With her engineering background, people encouraged her to take the patent bar and practice patent prosecution; and she spent one summer in law school writing patent applications. 

“But, although interesting, it just didn’t seem to satisfy that ‘L.A. Law’ urge I had inside of me,’” she says. 

Intellectual Property litigation was a perfect fit, allowing her to keep learning about new and different technologies, while putting her problem-solving and strategic skills as a litigator to good use. 
“The more complex and challenging a case, the more fun it is for me,” she says.

Clearly it was the right career choice. A litigator in federal courts in antitrust, patent, and e-discovery matters involving the automotive, telephone, and insurance industries, the Rochester resident has racked up kudos that include Michigan Super Lawyers, Best Lawyers in America, and Top Women Attorneys in Michigan.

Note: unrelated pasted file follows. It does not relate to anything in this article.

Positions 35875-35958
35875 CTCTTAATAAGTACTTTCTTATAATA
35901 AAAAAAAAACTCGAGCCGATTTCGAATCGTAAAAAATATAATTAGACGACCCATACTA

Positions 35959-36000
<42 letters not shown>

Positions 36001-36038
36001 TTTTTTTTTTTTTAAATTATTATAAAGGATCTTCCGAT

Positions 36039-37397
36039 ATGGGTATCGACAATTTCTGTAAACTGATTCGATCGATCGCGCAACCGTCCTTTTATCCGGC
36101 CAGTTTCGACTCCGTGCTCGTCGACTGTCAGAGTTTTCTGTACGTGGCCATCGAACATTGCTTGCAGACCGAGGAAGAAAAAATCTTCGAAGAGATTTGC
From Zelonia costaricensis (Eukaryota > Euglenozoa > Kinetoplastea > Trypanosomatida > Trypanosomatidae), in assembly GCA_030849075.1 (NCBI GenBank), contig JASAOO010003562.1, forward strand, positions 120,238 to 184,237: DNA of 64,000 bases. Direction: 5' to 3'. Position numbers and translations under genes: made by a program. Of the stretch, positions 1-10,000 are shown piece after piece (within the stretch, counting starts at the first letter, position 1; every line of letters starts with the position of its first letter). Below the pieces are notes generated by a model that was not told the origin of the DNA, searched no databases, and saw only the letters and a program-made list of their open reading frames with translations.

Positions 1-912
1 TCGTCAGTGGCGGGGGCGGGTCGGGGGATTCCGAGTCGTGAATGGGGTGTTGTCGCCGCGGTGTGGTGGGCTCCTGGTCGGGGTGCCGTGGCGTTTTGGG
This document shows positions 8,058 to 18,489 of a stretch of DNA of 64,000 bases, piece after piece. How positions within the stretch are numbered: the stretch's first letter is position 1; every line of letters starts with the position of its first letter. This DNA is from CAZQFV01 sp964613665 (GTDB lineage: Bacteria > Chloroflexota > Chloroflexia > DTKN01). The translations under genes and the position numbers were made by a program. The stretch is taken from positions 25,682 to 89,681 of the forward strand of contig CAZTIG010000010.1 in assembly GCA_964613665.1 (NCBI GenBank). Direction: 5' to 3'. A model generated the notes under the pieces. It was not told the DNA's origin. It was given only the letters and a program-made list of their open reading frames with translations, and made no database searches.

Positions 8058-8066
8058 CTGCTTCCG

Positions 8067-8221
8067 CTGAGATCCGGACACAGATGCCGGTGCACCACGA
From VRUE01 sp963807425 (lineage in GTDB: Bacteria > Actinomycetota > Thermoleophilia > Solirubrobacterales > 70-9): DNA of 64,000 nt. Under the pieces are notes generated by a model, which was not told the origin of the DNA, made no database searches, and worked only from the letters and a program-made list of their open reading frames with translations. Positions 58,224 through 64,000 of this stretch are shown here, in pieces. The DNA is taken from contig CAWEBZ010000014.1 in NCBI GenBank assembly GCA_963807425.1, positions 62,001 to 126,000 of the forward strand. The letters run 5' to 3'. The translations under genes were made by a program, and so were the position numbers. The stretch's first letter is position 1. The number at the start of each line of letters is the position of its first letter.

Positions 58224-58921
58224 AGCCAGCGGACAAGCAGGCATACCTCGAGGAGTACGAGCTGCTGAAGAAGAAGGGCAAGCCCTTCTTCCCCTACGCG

Professional goals over the coming months include growing the Defense Research Institute (DRI) Intellectual Property Committee, where she was recently appointed Vice Chair; and adding a couple of key clients to her IP litigation and counseling practice area. 

Her personal focus is training for Ironman Chattanooga, set for September 27, 2015. Benefitting the Crohn’s & Colitis Foundation of America, the event includes a single-loop, 2.4-mile downstream swim in the Tennessee River; a two-loop, 56-mile bike course with farmland and mountain views; and a two-and-a-half loop 26.2-mile run course through downtown Chattanooga, the South Side, Riverview and the North Shore. 

“I’m looking forward to the challenge, and will be pursuing my personal goal of breaking the 12-hour mark,” Alamo says.